With blistering contention in the air over recent controversy within and at Women's Marches around the country, the Chicago Women's March organization has decided to not host their annual march in January, originally set for the 19th.
The organizers of the Women’s March Chicago cited the inadequate number of volunteers and high costs associated in carrying out the event as the modest reasoning for the cancellation.
Sara Kurensky, a Women’s March Chicago board member told The Chicago Tribune, “There’s no march, there’s no rally...We’re going to provide ways for people to organize and take action in their local communities.”
The decision to cancel the march occurs during a time when the Chicago "chapter" appears to have a significant and growing rift between them and the national Women’s March leadership board. This follows many accusations of anti-Semitism ties in which the national group has to Nation of Islam leader Louis Farrakhan.
Kurensky, who is associated with the Women's March Chicago, continued by declaring to The Chicago Tribune, “That sort of infighting within the movement is very painful. It’s very painful to watch...When a handful of leaders ... say something, they are not speaking for an entire movement.”
Yet, in an email to Townhall, the Chicago Women's March organization shared their side of the story.
Spokesperson Harlene Ellin of the Chicago Women's March told Townhall that The Tribune's headline and reporting were "inaccurate and inflammatory." While also stating that since "The Tribune has apologized and updated the headline."
Ellin continued by stating to Townhall, "I'm sorry but the reality is not as 'sexy.' The march was not 'nixed' as the original Tribune headline stated. Women's March Chicago decided to hold our march early to have an impact on the midterm elections."
"The decision to move the march to an earlier date was decided last spring," Ellin wrote.
"As for a January march, we simply don't have the resources - in terms of volunteers and dollars - to host another major march so close to the October event. Instead, we have decided to mark our 3rd anniversary with Operation Activation. We are calling on our marchers to spearhead actions in their own community on January 19th that make people feel included, respected and represented, while encouraging others to activate."
"As you know, we are not affiliated with Women's March Inc. and our decision not to march in January has ZERO to do with what is happening at the national level...The mission of WMC is guided by Chicago area marchers and activists and is informed by the broader women's movement," Ellin concluded.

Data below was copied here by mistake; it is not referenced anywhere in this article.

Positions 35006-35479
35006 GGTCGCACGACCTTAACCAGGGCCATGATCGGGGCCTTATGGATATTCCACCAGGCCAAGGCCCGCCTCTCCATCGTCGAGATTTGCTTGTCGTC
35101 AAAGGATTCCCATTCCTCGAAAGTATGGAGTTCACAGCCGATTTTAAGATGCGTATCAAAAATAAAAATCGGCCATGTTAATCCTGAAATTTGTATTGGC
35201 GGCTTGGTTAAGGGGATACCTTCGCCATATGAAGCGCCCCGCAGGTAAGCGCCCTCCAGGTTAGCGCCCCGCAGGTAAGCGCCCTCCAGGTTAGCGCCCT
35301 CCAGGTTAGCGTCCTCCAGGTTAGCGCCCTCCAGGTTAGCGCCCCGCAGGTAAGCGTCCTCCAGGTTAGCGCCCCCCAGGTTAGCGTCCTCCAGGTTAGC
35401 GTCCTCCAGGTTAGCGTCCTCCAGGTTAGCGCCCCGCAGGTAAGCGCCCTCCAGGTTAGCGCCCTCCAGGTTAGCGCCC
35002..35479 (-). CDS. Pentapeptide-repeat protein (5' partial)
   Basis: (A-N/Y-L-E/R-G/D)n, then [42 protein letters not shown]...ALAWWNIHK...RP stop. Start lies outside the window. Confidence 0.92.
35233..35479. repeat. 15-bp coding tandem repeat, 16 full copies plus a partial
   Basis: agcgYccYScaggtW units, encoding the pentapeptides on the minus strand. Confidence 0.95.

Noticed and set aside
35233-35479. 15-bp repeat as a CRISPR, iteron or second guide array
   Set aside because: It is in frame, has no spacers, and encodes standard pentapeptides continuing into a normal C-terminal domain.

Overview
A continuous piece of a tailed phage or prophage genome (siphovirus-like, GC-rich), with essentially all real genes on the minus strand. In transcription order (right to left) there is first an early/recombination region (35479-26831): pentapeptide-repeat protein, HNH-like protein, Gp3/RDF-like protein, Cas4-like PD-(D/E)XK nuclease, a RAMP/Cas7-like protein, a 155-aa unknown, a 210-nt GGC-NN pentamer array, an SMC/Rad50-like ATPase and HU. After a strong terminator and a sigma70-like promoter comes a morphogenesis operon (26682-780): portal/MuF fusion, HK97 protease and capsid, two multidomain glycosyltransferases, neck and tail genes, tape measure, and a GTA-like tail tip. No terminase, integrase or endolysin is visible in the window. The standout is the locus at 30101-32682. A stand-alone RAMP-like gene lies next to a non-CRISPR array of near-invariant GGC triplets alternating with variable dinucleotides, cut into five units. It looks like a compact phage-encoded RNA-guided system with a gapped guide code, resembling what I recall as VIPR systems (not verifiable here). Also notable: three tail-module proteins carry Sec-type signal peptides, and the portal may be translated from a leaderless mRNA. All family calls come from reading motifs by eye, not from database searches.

In contrast, in a late November Facebook post organizers signaled that they would not hold another rally in January.
One avid female marcher wrote, "I am highly disappointed Chicago Women's March. 300,000 people showed last year. This year is not the year to give up. Winning the House does not mean our work is done."
The cancellation takes place against a backdrop of controversy, as leaders of the national Women’s March have come under fire for their ties to Farrakhan, whose Nation of Islam is considered an anti-Semitic hate group by the Southern Poverty Law Center.
In a February speech in which he praised Women’s March co-founder Tamika Mallory, Farrakhan said that “the powerful Jews are my enemy.” The national movement denounced the comments in March but faced criticism for waiting too long. Mallory has also applauded Farrakhan on social media.
Teresa Shook, a co-founder of the national movement, in November called for national leaders to step down, after having “allowed anti-Semitism, anti-LBGTQIA sentiment and hateful, racist rhetoric to become a part of the platform by their refusal to separate themselves from groups that espouse these racist, hateful beliefs.” (VIA The Hill)
In recent months, the Women's March Chicago among other chapters in Washington State and elsewhere have been working to separate themselves from the national organization while being critical of the organization in which shares that same name and "pink hats."
"As an additional point of clarification, and as many of you already know, Women's March Chicago is not now and never has been affiliated with Women's March Inc. We receive ZERO funding or organizational support from them and share NO common leadership," the Women's March Chicago stated in a Facebook post.
In an attached press release the group went a step further to completely denounce Louis Farrakhan, which is in contrast to the national organization waiting and stalling to condemn his statements publicly.
The national organization is set to hold their third annual march on Washington, D.C., called #WomensWave, which is scheduled for Jan. 19, 2019.
The women in our family are strong. We rise like the water, high enough, strong enough, to break down every single wall put in our way.— Women's March (@womensmarch) December 19, 2018
Join us on January 19, 2019. The #WomensWave is coming: https://t.co/Di6LqQQJfL
(Full video here: https://t.co/RNFKs2uWiW) pic.twitter.com/Ekt6NzAxgH
Townhall has reached out the National Women's March, but no comment has been received.